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Assessing the Dependency of Teamwork Dynamics to Cultural Differences Essay

A debate whether a heterogeneous or a homogeneous team is easier to handle and manage has been going on for years. Companies, firms and even organizations are starting to make teams as the basic unit of their operations. Due to this trend, organizational researchers started to study the correlation between the composition of the team and the teams’ output (Earley & Mosakowski, 2000, p. 26). Organizational composition in terms of the homogeneity and heterogeneity of the team composition is commonly studied through the comparative advantages that each type of composition can give to a working team (Schippers, Hartog, Koopman, & Wienk, 2003, p.

779). This research paper will try to address the issue at hand in the same manner as most organizational researchers do; this research paper will compare homogeneous and heterogeneous team compositions through the advantages they can give to their teams. The hiring structure of most organizations, companies and firm includes a set of qualification that seeks to sift through the applicants not in terms of credentials but also in terms of their backgrounds (Prat, 2000, p. 3).

These sets of qualifications are commonly structured in their own ways to create a homogenous or a heterogeneous team, depending on the position of the hiring party in terms of its team composition preference. Before moving on to the advantages of the two-team compositions, it should be noted that the basic differences between the two-team compositions are its team members’ culture. Culture embodies the system of shared meanings (Gibson C. B. , 2004). It can even be said, that culture attributes the different reactions of the team members in different managerial approaches and team objectives (Gibson C.

B. , 2004). Furthermore, the probability of success and efficiency in team is dependent to the culture of its team members. Identifying the difference between leading a homogeneous team or a heterogeneous team can be easily discussed through the extent by which team members share a certain culture. In modern day organizational researches, culture sharing is not the only difference. Factors such as efficiency, efficacy of the leading model, output capabilities and even conflict resolution mechanisms are considered in organization researches that address homogeneous and heterogeneous team compositions.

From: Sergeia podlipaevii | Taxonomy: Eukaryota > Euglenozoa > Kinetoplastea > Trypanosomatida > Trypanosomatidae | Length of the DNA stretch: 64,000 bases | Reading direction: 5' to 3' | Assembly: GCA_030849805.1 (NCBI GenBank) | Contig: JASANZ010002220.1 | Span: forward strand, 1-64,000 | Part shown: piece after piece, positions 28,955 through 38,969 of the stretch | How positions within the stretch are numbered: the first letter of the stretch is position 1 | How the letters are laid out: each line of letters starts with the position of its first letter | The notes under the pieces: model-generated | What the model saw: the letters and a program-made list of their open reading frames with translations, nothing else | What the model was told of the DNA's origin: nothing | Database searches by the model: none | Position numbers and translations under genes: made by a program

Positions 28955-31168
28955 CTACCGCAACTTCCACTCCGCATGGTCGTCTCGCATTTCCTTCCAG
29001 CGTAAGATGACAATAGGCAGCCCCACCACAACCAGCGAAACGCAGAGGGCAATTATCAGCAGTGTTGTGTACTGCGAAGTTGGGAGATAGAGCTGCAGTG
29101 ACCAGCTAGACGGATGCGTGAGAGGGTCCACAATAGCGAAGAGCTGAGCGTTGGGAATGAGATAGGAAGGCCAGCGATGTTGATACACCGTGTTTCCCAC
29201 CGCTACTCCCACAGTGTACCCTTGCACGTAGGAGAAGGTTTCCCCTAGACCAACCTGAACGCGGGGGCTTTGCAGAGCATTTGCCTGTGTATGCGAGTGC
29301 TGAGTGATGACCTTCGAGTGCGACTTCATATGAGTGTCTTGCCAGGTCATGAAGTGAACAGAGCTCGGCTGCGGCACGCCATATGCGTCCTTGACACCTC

Describing the actual leadership process in these two team compositions would lead to the discussions on team cohesiveness. Team cohesiveness is the degree by which members of a group (both hetero and homo) are attracted to the team (Wendt, Euwemab, & Emmerik, 2009, p. 359). It can be said, that team cohesiveness embodies the reasons for joining a team and expected incentives for joining the team (Wendt, Euwemab, & Emmerik, 2009, p. 359). Team cohesiveness is present in both homogeneous and heterogeneous team compositions.

However, the burden of insuring that the team would function is not directly related to the team composition; it is also determined by the leadership style in the team. Leading leadership styles such as directive and supportive styles have two very different effects to the team depending on the team composition. The exclusivity of the shared culture in homogeneous teams can work better with directive leadership such as seen in autocratic countries (Wendt, Euwemab, & Emmerik, 2009, p. 360).

On the other hand, supportive leadership can work better with heterogeneous team composition since the differences in the shared culture of the team can be compensated for by the support that the leadership style offers (Wendt, Euwemab, & Emmerik, 2009, p. 360). Interchanging the two leadership styles in heterogeneous and homogeneous team compositions can result to high probability of team inefficiency and failure. Following this logic, it can be said that the leadership style would determine the difference between these two team compositions; a certain “fit” must be properly addressed.

After discussing the needed “fit” in the leadership style and the team composition, advantages in terms of properly leading a homogeneous team or a heterogeneous team can now be established. Having a heterogeneous team implies that a team leader would have members with different recognitions of shared culture. Due to this, the team leader can expect different opinions and a wide range of ideas to be articulated by the team members (Gibson & Vermeulen, 2003, p. 207). This setup is seen in companies that operate on a high technology level.

Technology based companies tend to function in a transnational level; this allows the companies to have an experience in having a heterogeneous team to deal with their operations. The diverse pool that the company can easily access to creates a working environment, which is perfect for the creation of cohorts. According to other related researches, team members tend to speak out their idea or opinion if they have at least one team member that supports their idea (Gibson & Vermeulen, 2003, p. 207). This finding is the coined as the cohort formation in workplaces.